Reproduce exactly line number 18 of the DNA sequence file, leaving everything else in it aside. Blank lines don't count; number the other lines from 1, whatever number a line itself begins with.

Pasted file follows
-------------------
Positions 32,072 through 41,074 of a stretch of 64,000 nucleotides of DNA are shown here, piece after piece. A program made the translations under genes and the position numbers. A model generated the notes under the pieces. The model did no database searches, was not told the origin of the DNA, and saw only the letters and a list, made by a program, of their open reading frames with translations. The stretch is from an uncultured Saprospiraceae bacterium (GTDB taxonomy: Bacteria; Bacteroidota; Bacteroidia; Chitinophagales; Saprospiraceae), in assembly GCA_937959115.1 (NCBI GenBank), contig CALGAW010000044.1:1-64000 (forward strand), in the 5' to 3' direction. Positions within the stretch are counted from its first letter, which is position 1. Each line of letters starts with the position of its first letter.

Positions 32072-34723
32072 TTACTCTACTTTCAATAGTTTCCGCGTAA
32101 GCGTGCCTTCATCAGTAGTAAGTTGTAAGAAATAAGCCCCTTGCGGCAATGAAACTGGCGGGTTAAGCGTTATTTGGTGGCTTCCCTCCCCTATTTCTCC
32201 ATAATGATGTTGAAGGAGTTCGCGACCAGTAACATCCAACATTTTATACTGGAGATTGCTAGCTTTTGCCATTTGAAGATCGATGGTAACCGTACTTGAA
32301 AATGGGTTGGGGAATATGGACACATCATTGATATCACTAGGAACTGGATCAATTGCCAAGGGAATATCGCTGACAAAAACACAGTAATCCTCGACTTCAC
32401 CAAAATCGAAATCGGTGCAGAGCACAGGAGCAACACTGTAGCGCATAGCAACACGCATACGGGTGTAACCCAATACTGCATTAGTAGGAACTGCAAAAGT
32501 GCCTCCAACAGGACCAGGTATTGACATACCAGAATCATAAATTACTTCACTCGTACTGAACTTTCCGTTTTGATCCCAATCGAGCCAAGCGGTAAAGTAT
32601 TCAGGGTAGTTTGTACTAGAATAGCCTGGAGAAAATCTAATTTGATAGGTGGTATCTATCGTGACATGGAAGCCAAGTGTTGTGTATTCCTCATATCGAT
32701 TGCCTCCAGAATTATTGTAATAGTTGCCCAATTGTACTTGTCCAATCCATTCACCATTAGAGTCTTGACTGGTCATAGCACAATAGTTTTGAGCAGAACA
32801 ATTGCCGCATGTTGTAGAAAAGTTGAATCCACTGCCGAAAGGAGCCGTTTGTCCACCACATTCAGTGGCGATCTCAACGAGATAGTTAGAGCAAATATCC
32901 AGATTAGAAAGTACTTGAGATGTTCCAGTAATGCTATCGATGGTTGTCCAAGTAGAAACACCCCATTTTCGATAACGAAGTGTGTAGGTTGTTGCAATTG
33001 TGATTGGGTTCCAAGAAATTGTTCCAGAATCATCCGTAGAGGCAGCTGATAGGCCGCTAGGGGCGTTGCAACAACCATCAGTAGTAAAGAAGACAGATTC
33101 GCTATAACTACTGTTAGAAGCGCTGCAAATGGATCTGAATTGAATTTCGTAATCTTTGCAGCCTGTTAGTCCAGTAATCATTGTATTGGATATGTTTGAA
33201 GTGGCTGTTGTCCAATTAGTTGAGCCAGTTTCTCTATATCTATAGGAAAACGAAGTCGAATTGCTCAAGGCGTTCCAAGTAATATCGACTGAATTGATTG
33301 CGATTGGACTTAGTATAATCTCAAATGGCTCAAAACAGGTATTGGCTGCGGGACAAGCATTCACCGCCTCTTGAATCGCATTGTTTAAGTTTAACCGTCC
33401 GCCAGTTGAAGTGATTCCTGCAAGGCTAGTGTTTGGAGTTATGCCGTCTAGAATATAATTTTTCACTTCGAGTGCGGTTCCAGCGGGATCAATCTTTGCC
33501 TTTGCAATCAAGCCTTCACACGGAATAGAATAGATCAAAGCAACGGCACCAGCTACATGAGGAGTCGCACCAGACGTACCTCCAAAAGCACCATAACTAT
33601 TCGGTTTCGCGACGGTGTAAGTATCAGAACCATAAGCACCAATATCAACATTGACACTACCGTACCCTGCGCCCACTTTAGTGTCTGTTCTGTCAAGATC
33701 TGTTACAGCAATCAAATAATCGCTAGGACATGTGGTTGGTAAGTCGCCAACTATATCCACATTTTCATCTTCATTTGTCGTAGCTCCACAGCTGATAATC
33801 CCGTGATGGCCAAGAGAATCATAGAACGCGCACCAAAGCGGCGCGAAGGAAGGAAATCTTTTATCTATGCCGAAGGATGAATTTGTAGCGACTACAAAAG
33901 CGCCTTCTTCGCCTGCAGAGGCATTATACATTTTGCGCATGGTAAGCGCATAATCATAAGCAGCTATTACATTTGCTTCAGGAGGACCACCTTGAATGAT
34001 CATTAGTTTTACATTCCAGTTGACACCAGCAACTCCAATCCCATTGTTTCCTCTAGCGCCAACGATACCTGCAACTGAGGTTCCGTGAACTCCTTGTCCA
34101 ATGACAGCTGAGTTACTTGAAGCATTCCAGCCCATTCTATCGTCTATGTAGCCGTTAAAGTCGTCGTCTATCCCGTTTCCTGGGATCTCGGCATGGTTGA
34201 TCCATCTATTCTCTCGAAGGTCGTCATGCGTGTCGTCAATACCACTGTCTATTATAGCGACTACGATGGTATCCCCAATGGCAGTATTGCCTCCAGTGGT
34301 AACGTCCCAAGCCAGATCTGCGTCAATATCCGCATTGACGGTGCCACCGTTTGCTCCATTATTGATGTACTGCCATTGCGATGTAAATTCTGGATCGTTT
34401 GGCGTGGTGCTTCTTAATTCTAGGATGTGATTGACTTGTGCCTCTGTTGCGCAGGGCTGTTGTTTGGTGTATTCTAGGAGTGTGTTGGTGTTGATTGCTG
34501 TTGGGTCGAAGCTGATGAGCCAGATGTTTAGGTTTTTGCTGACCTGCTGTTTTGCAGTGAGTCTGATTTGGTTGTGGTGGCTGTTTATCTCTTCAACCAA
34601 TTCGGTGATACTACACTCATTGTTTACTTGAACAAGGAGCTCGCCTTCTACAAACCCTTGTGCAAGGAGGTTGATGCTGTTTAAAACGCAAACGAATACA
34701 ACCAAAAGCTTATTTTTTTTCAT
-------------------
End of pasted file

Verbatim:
33501 TTTGCAATCAAGCCTTCACACGGAATAGAATAGATCAAAGCAACGGCACCAGCTACATGAGGAGTCGCACCAGACGTACCTCCAAAAGCACCATAACTAT